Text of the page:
With three months until the 2010 Winter Olympics in Vancouver, it’s time to shed a little spotlight on a few forgotten winter sports in America—beginning with Biathlon.
By now, you are probably already thinking either a) “Biathlon? What is it again?” or b) “Who cares?”
Well, that’s okay.
Like most Americans, I don’t know much about biathlon, either. Nor have I watched a competition, save a few minutes out of curiosity during the Salt Lake Olympics.
But I’m going to give it more than just a cursory glance this year. Why? Because it’s a good underdog story in sports. And who doesn’t like a “Miracle on Ice”-like story in the Olympics?
In the world of biathlon, the United States is one big underdog. The US has racked up 217 medals overall at the Winter Olympics (behind only Norway and tied with the Soviet Union). But not one of the 217 medals has been in biathlon.
The US has never won a medal in biathlon. Not even close. In fact, until early this year, the US didn’t win a medal in any international biathlon event for 17 years.
They now have a few more pieces of hardware, and a good chance to end the medal shutout and compete with perennial winter Olympic power Norway.
When the biathlon World Cup season kicked off last week in Oestersund, Sweden, American Tim Burke came away with silver and bronze.
To put some perspective on this achievement—the most medals an American biathlete has won is three, by Josh Thompson over the course of the late 1980s and 1990s.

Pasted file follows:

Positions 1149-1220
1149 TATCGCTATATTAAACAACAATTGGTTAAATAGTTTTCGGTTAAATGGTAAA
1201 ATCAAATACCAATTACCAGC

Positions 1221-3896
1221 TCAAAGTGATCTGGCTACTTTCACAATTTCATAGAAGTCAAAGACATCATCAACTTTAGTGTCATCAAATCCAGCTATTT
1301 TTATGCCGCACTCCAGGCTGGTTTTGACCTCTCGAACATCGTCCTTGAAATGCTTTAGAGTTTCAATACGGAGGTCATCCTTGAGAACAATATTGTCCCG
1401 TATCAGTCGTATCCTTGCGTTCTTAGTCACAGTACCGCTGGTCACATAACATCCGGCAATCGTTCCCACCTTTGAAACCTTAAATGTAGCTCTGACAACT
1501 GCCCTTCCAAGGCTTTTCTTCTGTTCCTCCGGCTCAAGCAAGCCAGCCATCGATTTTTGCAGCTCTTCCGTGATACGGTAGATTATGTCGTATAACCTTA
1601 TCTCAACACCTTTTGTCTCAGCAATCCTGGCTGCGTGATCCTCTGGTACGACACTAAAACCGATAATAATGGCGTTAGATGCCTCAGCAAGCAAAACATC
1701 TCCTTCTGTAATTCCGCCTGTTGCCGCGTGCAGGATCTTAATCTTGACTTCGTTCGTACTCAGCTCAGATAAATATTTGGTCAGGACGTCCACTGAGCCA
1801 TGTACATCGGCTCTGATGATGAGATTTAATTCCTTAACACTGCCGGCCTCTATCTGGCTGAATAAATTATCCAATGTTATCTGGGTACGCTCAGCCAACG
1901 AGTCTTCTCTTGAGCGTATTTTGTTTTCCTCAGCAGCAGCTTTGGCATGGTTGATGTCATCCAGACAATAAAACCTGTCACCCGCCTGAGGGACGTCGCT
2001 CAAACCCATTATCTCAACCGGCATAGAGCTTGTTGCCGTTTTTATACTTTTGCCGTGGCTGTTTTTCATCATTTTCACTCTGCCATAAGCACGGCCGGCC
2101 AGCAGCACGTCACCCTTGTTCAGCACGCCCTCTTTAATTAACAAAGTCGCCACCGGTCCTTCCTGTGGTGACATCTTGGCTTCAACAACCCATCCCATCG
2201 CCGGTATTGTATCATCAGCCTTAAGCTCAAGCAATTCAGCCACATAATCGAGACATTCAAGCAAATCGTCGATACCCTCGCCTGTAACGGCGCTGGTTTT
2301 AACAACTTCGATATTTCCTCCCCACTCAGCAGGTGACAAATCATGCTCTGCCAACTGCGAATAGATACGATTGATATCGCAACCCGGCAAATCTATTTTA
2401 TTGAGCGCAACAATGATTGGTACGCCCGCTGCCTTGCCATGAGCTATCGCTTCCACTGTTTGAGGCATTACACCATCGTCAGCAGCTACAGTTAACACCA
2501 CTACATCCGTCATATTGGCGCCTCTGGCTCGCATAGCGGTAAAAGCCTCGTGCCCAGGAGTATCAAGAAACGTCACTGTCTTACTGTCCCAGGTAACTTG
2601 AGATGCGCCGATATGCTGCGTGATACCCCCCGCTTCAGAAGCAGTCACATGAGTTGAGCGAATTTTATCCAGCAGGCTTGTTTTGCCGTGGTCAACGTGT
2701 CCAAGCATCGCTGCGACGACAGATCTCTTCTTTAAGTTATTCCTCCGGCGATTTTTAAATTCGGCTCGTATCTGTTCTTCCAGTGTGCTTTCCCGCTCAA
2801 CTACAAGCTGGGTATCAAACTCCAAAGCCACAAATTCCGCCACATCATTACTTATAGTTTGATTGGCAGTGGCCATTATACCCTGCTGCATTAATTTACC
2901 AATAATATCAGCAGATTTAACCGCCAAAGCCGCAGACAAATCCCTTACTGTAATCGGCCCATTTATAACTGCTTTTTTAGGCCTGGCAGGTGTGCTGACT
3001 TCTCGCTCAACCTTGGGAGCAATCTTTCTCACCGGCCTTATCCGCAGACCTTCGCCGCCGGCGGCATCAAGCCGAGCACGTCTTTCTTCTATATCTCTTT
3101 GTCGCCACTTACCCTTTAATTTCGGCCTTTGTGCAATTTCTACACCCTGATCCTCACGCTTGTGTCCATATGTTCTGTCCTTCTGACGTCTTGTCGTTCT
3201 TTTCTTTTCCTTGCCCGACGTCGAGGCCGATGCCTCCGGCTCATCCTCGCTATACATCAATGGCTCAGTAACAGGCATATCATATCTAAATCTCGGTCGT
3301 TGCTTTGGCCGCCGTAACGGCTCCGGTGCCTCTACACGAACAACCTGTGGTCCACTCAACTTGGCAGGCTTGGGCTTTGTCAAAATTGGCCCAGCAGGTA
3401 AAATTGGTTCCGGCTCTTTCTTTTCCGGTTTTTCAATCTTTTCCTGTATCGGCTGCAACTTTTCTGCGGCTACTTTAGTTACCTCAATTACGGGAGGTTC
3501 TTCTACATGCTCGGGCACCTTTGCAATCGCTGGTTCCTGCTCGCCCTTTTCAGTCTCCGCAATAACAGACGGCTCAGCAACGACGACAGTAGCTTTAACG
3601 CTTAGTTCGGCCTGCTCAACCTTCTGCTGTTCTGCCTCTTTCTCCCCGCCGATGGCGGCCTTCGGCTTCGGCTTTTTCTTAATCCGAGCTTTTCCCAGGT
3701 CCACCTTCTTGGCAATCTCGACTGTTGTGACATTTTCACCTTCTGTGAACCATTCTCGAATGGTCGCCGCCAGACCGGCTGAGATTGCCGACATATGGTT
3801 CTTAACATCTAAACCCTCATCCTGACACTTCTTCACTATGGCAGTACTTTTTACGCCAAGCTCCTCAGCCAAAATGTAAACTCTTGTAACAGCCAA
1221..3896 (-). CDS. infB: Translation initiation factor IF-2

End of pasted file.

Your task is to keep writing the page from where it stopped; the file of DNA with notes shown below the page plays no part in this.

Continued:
Burke is already at two, and the 2009-2010 season has only just begun. There are five more World Cup events before the Olympics and there’s no reason to think the 27-year old Burke won’t be collecting a few more podium finishes.
Good showings from Burke’s teammate, Jay Hakkinen, who came in 10th in the 20 km race at the 2006 Winter Olympics and the US team’s top ten finish—ninth in the relay helped the US biathlon team get some extra cash.
The team is getting more support than before from the US Olympic Committee. Its funding has quadrupled from a scanty $250,000 a year to $1 million (still a drop in the bucket compared to the $10 million top countries spend on their teams).
The sport has its origins in Scandinavian countries and combines rifle shooting with cross-country skiing. For a good overview on the sport, check out the Olympics Web site.
While not much more than a blip on the radar in the US, it is surprisingly popular in Europe—it’s the top-rated winter sport on television (beating out, as it seems, the more mainstream alpine skiing).
I don’t expect to convince people that biathlon is as exciting of a sport as football, basketball and other mainstream American sports. All I’m saying is to just give the sport a chance and a little attention during this Olympic and possible breakout season.
Read about the sport, how it’s played, who the top athletes are, how the US team is doing, and perhaps watch for a few moments when the Olympics roll around (or on NBC’s universalsports.com, which hopefully will start posting some video of the current World Cup competitions soon).
You never know what may pique your interests if you give it chance. Two years ago I couldn’t care less about football, or how it was played (and I went to a Big-10 school).
But a bizarre college football season filled with upsets and surprising underdog teams were all it took for me to join the ranks of people glued to college football during the fall season.
Alpine skiing is the marquee skiing event for America and it will remain so. And its biggest names will likely bring home multiple medals as it has done for years.
But surely, a little attention paid to a possible history-making medal in biathlon, one of the “other” skiing sports isn’t too much to ask?